The effect of stress hormones on the body


60 days ago by Dr Iwona Pogoda


Reacting to stress is necessary for our survival.  Every time our brain detects a stressful situation (this can be physical, physiological or psychological) our hypothalamus stimulates our pituitary glad to secrete a hormone called ACTH which travels to the Adrenals and makes them release Cortisol. 

This process is called HPA axis (Hypothalamus - Pituitary - Adrenal). 

In addition, our Sympathetic Nervous System is activated and stimulates the release of adrenaline and noradrenaline.  This reaction is described as 'fight or flight' and allows us to avoid danger.  When we are startled or threatened (for example, in the past when we needed to run away from wild beasts or these days when we need to move away quickly from an approaching car), the brain instructs the adrenals to pump more cortisol.

What is happening in our bodies during a stress reaction?

Cortisol increases the glucose level in our body (which creates more energy) and together with the adrenaline directs blood supply from our digestive track and brain to muscle (so we can run faster), our heart rate and breathing increases allowing for oxygenation and as a result we might sweat and feel nervous.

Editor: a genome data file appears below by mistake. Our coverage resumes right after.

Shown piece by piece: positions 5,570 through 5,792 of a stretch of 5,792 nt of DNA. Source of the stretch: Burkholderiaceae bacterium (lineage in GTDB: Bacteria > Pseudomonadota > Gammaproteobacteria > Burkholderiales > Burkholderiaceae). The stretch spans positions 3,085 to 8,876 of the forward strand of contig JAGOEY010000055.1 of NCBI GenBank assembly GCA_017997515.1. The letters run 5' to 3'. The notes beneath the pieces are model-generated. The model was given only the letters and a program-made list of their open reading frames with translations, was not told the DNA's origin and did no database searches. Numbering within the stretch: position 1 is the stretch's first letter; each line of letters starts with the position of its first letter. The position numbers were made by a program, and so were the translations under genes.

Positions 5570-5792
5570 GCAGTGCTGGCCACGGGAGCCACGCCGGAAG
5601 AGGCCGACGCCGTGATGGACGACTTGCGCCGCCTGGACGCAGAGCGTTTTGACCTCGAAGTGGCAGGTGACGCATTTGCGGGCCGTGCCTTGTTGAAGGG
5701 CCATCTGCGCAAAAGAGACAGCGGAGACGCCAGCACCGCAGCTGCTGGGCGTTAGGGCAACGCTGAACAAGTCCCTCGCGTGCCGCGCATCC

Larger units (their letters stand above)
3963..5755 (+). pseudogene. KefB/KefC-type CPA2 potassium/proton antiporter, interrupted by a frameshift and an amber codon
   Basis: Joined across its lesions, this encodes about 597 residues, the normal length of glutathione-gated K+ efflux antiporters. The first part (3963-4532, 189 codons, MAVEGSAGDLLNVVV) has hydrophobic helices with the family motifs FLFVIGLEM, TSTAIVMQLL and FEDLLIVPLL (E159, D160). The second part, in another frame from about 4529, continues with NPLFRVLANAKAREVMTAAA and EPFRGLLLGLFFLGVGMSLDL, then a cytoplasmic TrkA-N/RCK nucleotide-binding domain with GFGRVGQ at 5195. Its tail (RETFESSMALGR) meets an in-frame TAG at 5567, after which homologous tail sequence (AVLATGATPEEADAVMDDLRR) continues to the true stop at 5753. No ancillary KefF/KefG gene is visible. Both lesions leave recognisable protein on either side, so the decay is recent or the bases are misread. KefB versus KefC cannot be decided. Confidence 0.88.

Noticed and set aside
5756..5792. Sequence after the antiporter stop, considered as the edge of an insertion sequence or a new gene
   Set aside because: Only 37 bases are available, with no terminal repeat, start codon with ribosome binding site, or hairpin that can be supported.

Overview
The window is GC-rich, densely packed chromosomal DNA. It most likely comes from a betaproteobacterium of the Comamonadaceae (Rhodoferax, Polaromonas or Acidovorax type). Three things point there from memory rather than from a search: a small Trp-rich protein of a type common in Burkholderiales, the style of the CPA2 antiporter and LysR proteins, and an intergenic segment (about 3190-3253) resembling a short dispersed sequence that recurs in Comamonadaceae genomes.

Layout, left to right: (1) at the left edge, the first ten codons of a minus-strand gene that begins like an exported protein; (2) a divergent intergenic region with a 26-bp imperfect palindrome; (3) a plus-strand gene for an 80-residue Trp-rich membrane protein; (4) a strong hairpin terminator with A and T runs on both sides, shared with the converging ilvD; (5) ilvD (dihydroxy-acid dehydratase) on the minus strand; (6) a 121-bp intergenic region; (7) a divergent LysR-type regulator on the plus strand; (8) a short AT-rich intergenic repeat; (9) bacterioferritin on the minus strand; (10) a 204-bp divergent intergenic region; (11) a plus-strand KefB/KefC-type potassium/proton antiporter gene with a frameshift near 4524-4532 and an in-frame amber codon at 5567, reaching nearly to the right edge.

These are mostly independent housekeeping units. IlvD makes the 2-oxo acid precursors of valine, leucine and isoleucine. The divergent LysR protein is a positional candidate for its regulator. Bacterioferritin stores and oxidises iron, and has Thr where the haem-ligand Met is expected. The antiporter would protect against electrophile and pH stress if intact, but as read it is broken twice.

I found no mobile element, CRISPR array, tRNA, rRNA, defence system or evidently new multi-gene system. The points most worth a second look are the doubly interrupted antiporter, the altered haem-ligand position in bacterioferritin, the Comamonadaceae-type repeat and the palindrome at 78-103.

These changes should be temporary.  When the stresses go away we relax and our physiology goes back to normal.  However, in our fast paced modern world, we often are subjected to frequent or even constant stresses.

Chronic stress can be a root cause of many diseases.  It can lead to abdominal weight gain (central obesity), hypertension, diabetes, stroke, cancer and premature aging.  High cortisol can effect various hormones (thyroid, sex hormones affecting for example fertility).

On the other hand, constant activation of the HPA axis can lead to overuse of adrenal reserves and this condition is called Adrenal Fatigue and manifests itself as mental and physical exhaustion, low blood pressure, low libido and greater susceptibility to infection.

Allopathic medicine recognises only extreme high levels of cortisol (Cushing's syndrome) or non existing level of adrenal hormones (Addison Disease).

At The Natural Practice we can facilitate measuring of diurnal values of cortisol by organising and adrenal stress profile or Evaluation of cortisol as part of DUTCH test.

If either of these tests reveal an abnormal cortisol pattern this can be addressed with personalised therapeutic interventions such as:

  • Dietary/lifestyle advice (like stress reduction techniques, exercise, breathing techniques, chanting, meditation, adequate protein/slow-release carbohydrates.
  • Targeted suppllements
  • Hormone therapy (DHEA, malatonin)